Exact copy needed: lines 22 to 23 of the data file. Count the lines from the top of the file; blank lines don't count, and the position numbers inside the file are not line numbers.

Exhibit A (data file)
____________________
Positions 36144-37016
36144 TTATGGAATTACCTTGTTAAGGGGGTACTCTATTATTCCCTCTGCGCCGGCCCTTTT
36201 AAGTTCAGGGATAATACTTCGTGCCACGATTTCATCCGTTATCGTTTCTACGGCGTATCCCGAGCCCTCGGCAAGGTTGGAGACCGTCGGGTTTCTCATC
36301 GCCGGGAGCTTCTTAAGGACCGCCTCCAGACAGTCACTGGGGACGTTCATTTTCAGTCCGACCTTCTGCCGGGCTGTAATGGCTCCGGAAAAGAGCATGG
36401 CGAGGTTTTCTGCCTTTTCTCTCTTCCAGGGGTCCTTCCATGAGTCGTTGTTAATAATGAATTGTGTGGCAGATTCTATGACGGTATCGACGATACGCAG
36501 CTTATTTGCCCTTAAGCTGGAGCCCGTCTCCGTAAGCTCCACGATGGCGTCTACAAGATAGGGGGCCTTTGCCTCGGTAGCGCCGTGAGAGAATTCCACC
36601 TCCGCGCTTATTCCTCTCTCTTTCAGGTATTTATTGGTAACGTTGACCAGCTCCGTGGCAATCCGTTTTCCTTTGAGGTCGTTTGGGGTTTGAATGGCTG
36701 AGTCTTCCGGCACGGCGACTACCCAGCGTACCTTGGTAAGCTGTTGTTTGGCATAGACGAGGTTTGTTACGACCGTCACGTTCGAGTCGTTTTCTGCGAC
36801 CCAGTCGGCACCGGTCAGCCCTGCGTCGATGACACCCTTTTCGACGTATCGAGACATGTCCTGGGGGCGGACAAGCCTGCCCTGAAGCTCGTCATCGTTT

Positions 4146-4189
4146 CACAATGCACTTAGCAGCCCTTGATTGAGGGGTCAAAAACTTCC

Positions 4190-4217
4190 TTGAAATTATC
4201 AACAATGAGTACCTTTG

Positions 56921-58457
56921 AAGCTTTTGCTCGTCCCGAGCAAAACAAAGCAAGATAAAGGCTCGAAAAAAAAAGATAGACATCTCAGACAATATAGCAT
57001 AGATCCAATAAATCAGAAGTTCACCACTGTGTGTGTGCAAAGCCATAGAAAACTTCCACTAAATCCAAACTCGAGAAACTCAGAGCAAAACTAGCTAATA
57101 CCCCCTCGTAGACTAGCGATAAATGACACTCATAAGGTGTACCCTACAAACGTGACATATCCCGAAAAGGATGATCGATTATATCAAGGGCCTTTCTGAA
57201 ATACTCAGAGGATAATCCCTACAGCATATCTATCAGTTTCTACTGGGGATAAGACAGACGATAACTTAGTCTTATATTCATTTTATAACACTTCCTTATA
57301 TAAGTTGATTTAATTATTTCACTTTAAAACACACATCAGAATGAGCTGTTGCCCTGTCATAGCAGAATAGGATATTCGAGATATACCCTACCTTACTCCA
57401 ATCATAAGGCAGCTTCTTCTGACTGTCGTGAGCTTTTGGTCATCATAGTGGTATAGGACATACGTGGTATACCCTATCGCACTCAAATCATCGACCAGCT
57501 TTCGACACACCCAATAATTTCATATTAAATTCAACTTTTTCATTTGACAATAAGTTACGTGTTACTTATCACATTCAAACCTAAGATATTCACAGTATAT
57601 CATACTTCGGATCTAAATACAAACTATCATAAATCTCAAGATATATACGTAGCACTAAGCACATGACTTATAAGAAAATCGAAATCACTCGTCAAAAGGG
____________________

57501 TTCGACACACCCAATAATTTCATATTAAATTCAACTTTTTCATTTGACAATAAGTTACGTGTTACTTATCACATTCAAACCTAAGATATTCACAGTATAT
57601 CATACTTCGGATCTAAATACAAACTATCATAAATCTCAAGATATATACGTAGCACTAAGCACATGACTTATAAGAAAATCGAAATCACTCGTCAAAAGGG